New nanoparticle-based anti-ice coating for the Arctic created at NAFU
© Russian Emergency Situations Ministry Far Eastern Regional press service

New nanoparticle-based anti-ice coating for the Arctic created at NAFU

Researchers at Lomonosov Northern (Arctic) Federal University (NAFU) have developed a protective coating based on carbon nanoparticles that can decrease corrosion and the ice covering of surfaces in the Arctic. Tests show that the new coating can slow congelation by two to six times, according to the Russian Ministry of Science and Higher Education press service.

"Researchers at NAFU physics center have been testing ultrahydrophobic anti-ice coatings based on carbon nanoparticles that can decrease the influence of ice and corrosion in Arctic conditions. At this point we have a working prototype that shows the coating's main properties: ultrahydrophobia and conductivity. Under our test conditions, the coating slowed congelation speed by two to six times compared with an unprotected metallic surface," the report reads.

Existing anti-icing coatings used in the Arctic have several minuses. In particular, the anti-ice coating properties weaken a lot if the temperature is lower than minus 20° Celsius. When ice forms from condensation in the air at these temperatures, hydrophobic and anti-ice properties disappear.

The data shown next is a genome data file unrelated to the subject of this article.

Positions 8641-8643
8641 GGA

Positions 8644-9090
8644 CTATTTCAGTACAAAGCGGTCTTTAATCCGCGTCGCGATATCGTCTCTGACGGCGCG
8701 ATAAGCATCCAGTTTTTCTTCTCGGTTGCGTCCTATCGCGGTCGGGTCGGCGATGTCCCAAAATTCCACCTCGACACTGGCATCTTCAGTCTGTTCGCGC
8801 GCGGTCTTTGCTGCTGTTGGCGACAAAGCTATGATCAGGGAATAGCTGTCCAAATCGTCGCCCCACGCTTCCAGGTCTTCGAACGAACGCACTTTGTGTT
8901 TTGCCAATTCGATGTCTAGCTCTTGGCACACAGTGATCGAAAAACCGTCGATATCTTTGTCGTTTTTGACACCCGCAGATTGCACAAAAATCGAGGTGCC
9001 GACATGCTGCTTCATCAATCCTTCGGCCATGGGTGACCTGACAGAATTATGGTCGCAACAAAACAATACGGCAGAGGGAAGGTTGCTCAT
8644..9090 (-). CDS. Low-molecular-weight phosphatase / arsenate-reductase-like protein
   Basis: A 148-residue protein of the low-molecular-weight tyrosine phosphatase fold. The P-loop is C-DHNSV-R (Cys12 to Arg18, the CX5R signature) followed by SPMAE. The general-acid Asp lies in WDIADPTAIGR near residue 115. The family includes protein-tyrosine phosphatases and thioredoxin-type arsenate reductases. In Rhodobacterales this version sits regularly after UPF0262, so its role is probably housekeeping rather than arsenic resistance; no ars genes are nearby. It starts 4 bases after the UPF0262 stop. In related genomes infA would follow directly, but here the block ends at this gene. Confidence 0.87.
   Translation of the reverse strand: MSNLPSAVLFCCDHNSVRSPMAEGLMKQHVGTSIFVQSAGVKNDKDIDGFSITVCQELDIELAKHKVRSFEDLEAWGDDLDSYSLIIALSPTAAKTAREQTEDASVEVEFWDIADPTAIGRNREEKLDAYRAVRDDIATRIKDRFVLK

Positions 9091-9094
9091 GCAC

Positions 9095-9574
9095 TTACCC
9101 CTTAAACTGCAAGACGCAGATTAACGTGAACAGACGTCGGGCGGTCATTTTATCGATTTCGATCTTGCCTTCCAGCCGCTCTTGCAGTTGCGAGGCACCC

NAFU scientists have come up with a solution to the problem that is based on carbon nanoparticles. Unlike current coatings, they are light and very conductive so the surface can also be heated with electric current. In addition, they have sorption capacity, so they can be interfused with anti-ice compounds or biocidal substances. The coating can also be easily repaired by impregnation with a special lubricant.

"This research could potentially be applied to unmanned aerial vehicles, wind generators, ships and construction material surfaces. So far we have a working prototype and we are continuing to fine tune endurance, the ability to accept heating by the electric current and adding oleophobic properties," Senior Lecturer at the NAFU Department of Fundamental and Applied Physics Sergei Kapustin said in the statement.

The research is taking place in the recently opened university physics center that unites research labs for young scientists and postgraduates as well as the education and project activities of school, university and master's students. In the future, the center's potential will be used in the activities of the Russian Arctic: New Materials, Technology and Research Methods scientific and educational center that is being established in the region.